The ROI (R Optimization Infrastructure) is a framework to handle optimization problems in R. It serves as an interface to the Rglpk package and the quadprog package which solve linear and quadratic programming problems. Available methods in the context of the portfolioAnalytics-package are given below (see section @(#sss_4Objectives) for available objectives.

  1. Maxmimize portfolio return subject leverage, box, group, position limit, target mean return, and/or factor exposure constraints on weights.
  2. Globally minimize portfolio variance subject to leverage, box, group, turnover, and/or factor exposure constraints.
  3. Minimize portfolio variance subject to leverage, box, group, and/or factor exposure constraints given a desired portfolio return.
  4. Maximize quadratic utility subject to leverage, box, group, target mean return, turnover, and/or factor exposure constraints and risk aversion parameter. (The risk aversion parameter is passed into optimize.portfolio as an added argument to the portfolio object).
  5. Minimize ETL subject to leverage, box, group, position limit, target mean return, and/or factor exposure constraints and target portfolio return. Multicore capabilities

For large sets of assets and solvers that can parallelize, the doParallel-package provides multicore capabilities to the portfolioAnalytics package.

# require(doParallel)
# registerDoParallel()

4.3 Optimization examples

Modern portfolio theory suggests how rational investors should optimize their portfolio(s) of risky assets to take advantage of diversification effects. This is possible, because risk as opposed to return is not additive and depends very much on the pairwise comovement (correlation) between the risky assets. The concepts of modern portfolio theory go back to Markowitz (1952) considers asset returns as random variables and estimates their risk and return plainly as mean and standard deviation within the available data sample. Usually we do not introduce any constraints except the full investment constraint that constrains the portfolio weights \(w\) to sum to \(1\), but allow for unlimited shortselling. The two basic portfolio problems are either to minimize the portfolio risk \(w'\Sigma w\) given a target return \(\bar{r}\) (4.1) or maximize the portfolio return \(w'\mu\) given a target level of risk \(\bar{\sigma}\) (4.2): \[\begin{align} & \underset{w}{\text{min}} & & w'\hat{\Sigma}w \\ & \text{subject to} & & w'\hat{\mu}=\bar{r}, \\ &&& w'\mathbf{1}=1. \tag{4.1} \end{align}\] and \[\begin{align} & \underset{w}{\text{max}} & & w'\hat{\mu}\\ & \text{subject to} & & w'\hat{\Sigma}w=\bar{\sigma}, \\ &&& w'\mathbf{1}=1. \tag{4.2} \end{align}\]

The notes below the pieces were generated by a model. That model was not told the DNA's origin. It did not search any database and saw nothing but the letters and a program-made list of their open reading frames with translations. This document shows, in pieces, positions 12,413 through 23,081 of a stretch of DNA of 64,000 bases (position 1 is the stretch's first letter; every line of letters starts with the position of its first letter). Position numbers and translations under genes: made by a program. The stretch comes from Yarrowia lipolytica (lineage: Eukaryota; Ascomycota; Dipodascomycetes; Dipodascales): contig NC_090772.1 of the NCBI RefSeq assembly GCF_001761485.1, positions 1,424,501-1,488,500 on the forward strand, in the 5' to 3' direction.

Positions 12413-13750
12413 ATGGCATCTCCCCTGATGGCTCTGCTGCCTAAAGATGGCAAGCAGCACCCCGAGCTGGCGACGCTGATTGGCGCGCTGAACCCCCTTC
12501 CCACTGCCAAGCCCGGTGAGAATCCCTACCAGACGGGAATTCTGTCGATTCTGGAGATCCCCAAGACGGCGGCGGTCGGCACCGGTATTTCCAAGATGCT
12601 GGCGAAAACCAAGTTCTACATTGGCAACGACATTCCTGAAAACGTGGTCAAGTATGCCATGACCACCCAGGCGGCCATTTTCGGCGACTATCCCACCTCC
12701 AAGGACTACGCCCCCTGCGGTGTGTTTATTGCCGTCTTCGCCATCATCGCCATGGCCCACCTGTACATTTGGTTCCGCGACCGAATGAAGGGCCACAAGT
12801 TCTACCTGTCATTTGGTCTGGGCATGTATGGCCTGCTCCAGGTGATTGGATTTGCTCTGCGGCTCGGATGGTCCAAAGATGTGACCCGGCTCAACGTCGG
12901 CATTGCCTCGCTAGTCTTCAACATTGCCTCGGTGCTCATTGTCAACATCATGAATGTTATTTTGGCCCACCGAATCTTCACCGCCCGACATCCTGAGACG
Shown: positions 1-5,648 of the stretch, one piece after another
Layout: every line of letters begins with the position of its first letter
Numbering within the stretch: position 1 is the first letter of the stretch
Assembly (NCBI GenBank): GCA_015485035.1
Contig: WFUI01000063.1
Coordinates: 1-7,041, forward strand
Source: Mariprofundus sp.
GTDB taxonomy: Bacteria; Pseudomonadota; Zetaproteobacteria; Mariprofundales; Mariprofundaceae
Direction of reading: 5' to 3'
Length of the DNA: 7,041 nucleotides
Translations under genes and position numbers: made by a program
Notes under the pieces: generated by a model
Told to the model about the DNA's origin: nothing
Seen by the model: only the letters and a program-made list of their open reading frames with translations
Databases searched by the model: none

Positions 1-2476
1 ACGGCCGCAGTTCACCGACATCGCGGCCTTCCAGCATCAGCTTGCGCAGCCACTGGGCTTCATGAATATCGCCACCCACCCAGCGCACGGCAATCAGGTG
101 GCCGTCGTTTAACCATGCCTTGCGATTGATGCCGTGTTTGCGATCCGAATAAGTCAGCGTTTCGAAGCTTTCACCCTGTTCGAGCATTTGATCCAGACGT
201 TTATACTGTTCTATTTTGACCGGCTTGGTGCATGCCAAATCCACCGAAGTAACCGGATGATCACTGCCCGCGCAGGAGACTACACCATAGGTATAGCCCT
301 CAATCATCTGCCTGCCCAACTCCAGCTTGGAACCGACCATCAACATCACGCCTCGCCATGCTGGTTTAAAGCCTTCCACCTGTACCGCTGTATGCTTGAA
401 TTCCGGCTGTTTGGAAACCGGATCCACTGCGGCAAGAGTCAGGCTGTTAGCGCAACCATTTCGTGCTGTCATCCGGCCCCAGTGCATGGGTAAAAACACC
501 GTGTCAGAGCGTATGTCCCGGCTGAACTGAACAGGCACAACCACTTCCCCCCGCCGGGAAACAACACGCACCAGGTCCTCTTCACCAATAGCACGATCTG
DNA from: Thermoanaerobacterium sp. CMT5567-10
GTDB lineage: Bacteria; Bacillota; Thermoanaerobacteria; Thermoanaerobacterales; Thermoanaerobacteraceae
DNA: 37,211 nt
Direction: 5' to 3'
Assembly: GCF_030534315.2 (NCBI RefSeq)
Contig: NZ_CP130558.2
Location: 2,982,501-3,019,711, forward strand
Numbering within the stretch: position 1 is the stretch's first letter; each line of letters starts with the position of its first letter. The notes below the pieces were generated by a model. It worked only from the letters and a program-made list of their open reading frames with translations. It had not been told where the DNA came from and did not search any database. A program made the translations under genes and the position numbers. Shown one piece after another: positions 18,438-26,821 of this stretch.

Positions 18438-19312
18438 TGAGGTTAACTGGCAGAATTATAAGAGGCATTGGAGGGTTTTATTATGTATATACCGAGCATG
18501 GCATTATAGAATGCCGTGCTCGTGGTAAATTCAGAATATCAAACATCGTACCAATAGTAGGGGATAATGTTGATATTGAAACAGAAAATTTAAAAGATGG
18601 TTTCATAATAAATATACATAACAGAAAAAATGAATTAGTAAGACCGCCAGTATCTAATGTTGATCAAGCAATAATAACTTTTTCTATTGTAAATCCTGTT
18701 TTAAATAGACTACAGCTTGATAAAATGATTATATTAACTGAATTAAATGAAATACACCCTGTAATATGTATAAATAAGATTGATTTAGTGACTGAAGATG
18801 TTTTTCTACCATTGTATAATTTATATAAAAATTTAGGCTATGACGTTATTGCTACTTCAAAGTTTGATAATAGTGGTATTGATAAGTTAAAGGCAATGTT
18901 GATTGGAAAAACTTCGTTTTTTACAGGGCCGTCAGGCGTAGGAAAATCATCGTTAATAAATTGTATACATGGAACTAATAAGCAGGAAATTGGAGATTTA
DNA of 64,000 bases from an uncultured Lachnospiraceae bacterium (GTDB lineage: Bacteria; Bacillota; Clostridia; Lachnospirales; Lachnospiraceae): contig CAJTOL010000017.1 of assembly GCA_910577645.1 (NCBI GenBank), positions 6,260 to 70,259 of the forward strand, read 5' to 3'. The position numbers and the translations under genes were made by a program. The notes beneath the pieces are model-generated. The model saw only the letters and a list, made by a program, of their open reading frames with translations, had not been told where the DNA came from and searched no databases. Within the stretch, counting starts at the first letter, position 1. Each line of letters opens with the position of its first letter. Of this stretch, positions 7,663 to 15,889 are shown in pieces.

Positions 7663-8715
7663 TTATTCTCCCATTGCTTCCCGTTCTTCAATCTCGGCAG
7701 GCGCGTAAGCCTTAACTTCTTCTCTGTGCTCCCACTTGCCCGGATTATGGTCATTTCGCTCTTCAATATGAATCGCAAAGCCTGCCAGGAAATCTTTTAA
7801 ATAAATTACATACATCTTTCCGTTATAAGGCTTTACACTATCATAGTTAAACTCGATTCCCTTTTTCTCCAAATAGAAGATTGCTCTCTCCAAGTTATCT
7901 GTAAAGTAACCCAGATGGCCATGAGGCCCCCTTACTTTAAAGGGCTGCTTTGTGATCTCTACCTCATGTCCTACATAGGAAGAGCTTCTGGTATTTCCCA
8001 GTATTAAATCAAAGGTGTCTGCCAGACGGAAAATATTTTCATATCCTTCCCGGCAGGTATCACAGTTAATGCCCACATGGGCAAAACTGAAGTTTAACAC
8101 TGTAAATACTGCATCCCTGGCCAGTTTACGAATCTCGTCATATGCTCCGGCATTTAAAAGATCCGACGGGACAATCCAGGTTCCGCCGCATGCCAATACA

The solutions to these two problems is a hyperbola that depicts the efficient frontier in the \(\mu\)-\(\sigma\)-diagram. We can plot the efficient frontier using create.EfficientFrontier9 if we specify a return (mean) and a risk (sd) objective:10

pspec <- portfolio.spec(assets = stocks.selection$symbol,
                        category_labels = stocks.selection$sector)
pspec <- add.constraint(portfolio=pspec,
                        type="full_investment") # weights sum to 1
p <- add.constraint(portfolio=p,
                    min = -0.5,
                    max = +0.5)
# to create the efficient frontier 
pspec <- add.objective(portfolio=pspec, 
                       name="mean") # mean
pspec <- add.objective(portfolio=pspec, 
                       name="var") # uses sd
meansd.ef <- create.EfficientFrontier(
                      R = returns,
                      portfolio = pspec,
                      type = "mean-sd",
                      n.portfolios = 25,
# summary(meansd.ef, digits=2) # to print the whole efficient frontier
# meansd.ef$frontier[1:2,] # shows the first two portfolios
                      match.col="StdDev", # which column to use for risk
                      RAR.text="Sharpe Ratio",
                      tangent.line = FALSE,